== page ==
- are vertebrates. This means they have a backbone or spine.
- are “endothermic” or warm-blooded. Endothermic animals can regulate their body temperature, allowing them to live in a variety of habitats on Earth.
- are covered in hair or fur.
- produce milk for their young. This allows them to spend more time teaching their babies important skills for survival.
- have the presence of 3 inner ear bones (hammer, anvil & the stirrup) within the middle ear
Bob the Bobcat
Bob was born in 2002 and purchased as an illegal pet whose owners had him neutered and declawed. He was relinquished from the family and taken to the Chattanooga Zoo in Tennessee. The zoo was looking to transfer him to an educational facility where he would have his own cage, and so he came to Blandford in 2006.
Meals usually consist of small mammals such as mice, rabbits, and meadow voles. Bobcats will also eat birds, snakes and occasionally will kill and consume sick or injured deer.
Bobcats are adaptable creatures, they are found in woodlots, around land near rivers and streams, and prairie areas. They sleep in hidden areas such as thickets and hollow logs during the day.
- Bobcats are adept climbers. They will lounge in trees, lazily waiting for their next meal to scurry beneath them.
- Bobcats are not social felines. The only time Bobcats interact with one another is during mating season, otherwise they keep to themselves.
Bobcats are relatively common in Michigan, but are not often seen since they are extremely elusive. The main threat to Bobcats is humans.
Grayson the Domestic Rabbit
Grayson was adopted by Blandford from the Humane Society of West Michigan in 2011. He is a pet rabbit, not one that you would find in the wild. His job at Blandford is to help educate people that wild animals should not be taken from the wild.
Domestic Rabbits’ diet consists of hay, carrots, lettuce, celery and broccoli.
Domestic Rabbits live in large enclosures that provide enough room for them to hop around in. Wild rabbits can be found in large fields of grass and wooded areas.
- The American Rabbit breed was originally created for their meat and fur.
- This breed of rabbit was created by Lewis H. Salisbury in California during the year 1917.
Amelia the Southern Flying Squirrel
Found as a baby, Amelia was cold on the ground after a possible cat attack. Now, she is non-releasable after missing crucial learning interactions with her own species and imprinting on humans during her care here.
Rocky the Southern Flying Squirrel
Due to his accident, Rocky has brain damage which limits his mobility to fly (glide). Although he cannot fly, he helps educates visitors on wildlife rehabilitation and facts about his species.
Southern Flying Squirrels mostly eat insects, nuts, bird eggs, berries, carrion and seeds.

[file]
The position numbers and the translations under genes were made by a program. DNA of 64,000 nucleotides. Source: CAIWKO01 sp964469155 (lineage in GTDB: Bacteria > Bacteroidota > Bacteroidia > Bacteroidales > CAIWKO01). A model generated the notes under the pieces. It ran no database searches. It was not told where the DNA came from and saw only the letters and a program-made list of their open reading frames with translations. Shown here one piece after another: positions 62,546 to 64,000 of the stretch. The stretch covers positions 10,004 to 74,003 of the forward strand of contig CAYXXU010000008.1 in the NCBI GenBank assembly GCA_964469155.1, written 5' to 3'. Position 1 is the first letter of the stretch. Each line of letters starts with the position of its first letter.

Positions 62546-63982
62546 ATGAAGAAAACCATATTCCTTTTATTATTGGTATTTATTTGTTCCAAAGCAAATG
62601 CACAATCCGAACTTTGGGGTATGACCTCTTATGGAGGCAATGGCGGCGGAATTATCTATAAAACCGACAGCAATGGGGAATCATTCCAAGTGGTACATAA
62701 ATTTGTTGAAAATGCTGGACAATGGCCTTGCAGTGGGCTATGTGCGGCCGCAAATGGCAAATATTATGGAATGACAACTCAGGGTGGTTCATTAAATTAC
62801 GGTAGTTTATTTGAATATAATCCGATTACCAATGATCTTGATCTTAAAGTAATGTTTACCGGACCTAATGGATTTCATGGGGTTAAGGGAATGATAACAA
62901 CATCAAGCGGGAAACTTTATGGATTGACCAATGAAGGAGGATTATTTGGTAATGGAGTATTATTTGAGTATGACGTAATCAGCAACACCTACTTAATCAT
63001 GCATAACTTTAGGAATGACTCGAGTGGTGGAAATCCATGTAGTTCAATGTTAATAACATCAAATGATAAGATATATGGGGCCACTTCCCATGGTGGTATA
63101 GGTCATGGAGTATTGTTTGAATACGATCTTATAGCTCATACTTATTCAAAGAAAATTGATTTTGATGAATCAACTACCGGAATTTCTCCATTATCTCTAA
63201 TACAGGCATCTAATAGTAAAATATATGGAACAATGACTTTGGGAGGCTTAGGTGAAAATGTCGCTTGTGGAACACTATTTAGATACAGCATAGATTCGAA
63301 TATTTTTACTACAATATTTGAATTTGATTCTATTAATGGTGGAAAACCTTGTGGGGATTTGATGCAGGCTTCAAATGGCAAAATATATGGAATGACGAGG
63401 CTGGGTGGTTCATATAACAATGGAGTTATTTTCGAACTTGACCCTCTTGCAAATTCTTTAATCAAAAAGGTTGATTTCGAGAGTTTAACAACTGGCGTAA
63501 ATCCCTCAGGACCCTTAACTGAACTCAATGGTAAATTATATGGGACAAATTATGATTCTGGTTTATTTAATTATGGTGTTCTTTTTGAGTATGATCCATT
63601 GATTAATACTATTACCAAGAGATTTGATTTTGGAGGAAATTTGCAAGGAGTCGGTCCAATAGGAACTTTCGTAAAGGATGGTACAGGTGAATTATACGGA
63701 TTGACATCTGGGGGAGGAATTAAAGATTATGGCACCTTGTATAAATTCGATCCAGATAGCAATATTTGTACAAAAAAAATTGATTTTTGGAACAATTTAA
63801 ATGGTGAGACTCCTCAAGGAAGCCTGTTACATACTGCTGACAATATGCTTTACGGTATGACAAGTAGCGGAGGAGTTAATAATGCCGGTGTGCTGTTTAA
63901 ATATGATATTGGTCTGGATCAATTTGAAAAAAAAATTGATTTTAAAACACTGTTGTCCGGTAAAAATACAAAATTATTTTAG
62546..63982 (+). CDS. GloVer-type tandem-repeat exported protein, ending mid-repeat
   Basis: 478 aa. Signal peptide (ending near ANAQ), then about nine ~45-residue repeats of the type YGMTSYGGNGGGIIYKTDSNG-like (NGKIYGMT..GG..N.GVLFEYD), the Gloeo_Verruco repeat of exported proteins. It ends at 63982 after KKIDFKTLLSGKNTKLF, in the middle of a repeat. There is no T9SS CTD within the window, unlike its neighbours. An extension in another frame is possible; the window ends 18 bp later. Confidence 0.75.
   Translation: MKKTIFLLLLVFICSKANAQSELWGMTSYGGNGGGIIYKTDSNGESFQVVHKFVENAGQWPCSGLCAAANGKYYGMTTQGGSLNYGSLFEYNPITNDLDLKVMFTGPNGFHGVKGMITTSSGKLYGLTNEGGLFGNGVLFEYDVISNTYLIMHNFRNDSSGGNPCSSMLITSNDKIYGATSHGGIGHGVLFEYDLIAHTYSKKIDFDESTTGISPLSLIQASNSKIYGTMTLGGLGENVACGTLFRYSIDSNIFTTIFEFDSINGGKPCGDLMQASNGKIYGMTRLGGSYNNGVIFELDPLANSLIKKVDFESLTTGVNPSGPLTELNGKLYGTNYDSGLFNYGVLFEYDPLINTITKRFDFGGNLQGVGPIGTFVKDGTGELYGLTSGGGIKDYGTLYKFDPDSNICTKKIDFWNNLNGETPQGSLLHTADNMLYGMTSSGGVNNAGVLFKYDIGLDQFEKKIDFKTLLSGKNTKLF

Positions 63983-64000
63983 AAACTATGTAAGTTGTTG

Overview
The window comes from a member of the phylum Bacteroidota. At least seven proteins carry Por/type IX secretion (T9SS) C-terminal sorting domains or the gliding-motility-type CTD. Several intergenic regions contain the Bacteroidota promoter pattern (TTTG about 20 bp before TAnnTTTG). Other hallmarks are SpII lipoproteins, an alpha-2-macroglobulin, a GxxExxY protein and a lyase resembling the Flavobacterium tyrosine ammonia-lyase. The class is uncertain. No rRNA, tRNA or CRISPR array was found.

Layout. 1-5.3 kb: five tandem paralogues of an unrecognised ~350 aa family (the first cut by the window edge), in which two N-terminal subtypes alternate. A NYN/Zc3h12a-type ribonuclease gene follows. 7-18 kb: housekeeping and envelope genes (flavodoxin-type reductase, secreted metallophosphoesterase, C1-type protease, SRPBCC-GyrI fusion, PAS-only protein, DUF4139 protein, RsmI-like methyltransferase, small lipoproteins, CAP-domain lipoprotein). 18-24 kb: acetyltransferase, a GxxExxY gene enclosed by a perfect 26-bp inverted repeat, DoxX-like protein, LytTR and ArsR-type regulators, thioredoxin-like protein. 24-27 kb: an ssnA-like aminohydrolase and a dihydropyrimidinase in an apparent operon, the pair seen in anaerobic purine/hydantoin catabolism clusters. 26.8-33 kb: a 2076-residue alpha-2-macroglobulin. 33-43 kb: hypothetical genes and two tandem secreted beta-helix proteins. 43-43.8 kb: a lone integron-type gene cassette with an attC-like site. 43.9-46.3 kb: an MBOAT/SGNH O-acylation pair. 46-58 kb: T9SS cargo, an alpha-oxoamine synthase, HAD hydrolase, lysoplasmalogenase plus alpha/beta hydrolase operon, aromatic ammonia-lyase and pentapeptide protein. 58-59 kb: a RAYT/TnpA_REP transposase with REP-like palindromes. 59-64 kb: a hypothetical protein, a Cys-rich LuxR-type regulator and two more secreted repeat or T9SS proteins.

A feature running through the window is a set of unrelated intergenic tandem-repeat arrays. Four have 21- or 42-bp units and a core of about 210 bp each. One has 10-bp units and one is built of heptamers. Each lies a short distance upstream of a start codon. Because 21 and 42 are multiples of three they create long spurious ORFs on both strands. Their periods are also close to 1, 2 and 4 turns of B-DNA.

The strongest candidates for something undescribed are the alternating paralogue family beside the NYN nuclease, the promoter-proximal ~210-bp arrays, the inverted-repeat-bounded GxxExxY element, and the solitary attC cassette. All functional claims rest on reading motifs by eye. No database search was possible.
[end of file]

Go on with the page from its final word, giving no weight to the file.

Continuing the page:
Southern Flying Squirrls can be found in large hickory and beech trees while also living in maple and oak trees within large forests.
- Flying Squirrels don’t actually fly but instead glide using an extra skin between their legs called a patagium. They can make 180 degree turns while gliding.
- The longest recorded “flight” was 300 ft, however, they typically only go 20-30 ft.
Opal the Virginia Opossum
Opal’s mother was attacked by a dog while her and her siblings were still in need of their mother’s care. During care here at Blandford, she imprinted on humans and is non-releasable.
Opossums feed on a variety of vertebrates, invertebrates, plant material, fruits, grains, and carrion.
Opossums prefer environments near streams or swamps. They take shelter in burrows of other animals, tree cavities, brush piles, and other cover.
- Opossums have 50 teeth, which is more than any other North American mammal. This incredible adaptation helps them feed on things from hard-bodied insects to small animals like birds and snakes.
- Due to an opossum’s low body temperature and successful immune system, it’s very rare for one to carry rabies.
Elsa the American Mink
Elsa came to Blandford as a full grown adult in 2017. Our wildlife staff cares for her while she educates students and families on how mammals live and eat in the wild.
The diet of American Mink varies with the season. During the summer, they eat crayfish and small frogs along with small mammals such as shrews, rabbits, mice, and muskrats. In the winter, they mostly prey on smaller mammals.
The American Mink is usually associated with water, being found along streams, rivers, lakes, marshes and swamps while also inhabiting coastlines.
- The mink’s fur is very valuable around the world. Because of this, there are farms that raise minks to harvest their fur.
- American minks will carry their offspring for a gestation period of 40 to 75 days while European minks have a gestation period of 35 to 72 days.